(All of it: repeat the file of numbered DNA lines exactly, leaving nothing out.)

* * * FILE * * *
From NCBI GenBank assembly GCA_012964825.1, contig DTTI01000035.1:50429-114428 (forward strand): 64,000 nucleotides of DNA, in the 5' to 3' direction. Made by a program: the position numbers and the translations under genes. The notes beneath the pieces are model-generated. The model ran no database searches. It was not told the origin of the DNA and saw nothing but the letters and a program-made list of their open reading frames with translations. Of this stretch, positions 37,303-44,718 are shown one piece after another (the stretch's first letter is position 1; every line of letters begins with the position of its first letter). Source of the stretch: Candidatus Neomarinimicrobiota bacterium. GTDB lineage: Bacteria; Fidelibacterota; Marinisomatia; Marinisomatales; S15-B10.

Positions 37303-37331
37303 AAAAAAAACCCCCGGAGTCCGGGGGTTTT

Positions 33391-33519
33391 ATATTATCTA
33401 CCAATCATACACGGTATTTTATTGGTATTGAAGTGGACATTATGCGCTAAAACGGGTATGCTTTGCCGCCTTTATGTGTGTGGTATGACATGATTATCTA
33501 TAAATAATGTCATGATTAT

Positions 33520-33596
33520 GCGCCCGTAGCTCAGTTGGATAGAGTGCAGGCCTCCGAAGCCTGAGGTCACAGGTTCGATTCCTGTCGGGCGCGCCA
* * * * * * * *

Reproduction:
From NCBI GenBank assembly GCA_012964825.1, contig DTTI01000035.1:50429-114428 (forward strand): 64,000 nucleotides of DNA, in the 5' to 3' direction. Made by a program: the position numbers and the translations under genes. The notes beneath the pieces are model-generated. The model ran no database searches. It was not told the origin of the DNA and saw nothing but the letters and a program-made list of their open reading frames with translations. Of this stretch, positions 37,303-44,718 are shown one piece after another (the stretch's first letter is position 1; every line of letters begins with the position of its first letter). Source of the stretch: Candidatus Neomarinimicrobiota bacterium. GTDB lineage: Bacteria; Fidelibacterota; Marinisomatia; Marinisomatales; S15-B10.

Positions 37303-37331
37303 AAAAAAAACCCCCGGAGTCCGGGGGTTTT

Positions 33391-33519
33391 ATATTATCTA
33401 CCAATCATACACGGTATTTTATTGGTATTGAAGTGGACATTATGCGCTAAAACGGGTATGCTTTGCCGCCTTTATGTGTGTGGTATGACATGATTATCTA
33501 TAAATAATGTCATGATTAT

Positions 33520-33596
33520 GCGCCCGTAGCTCAGTTGGATAGAGTGCAGGCCTCCGAAGCCTGAGGTCACAGGTTCGATTCCTGTCGGGCGCGCCA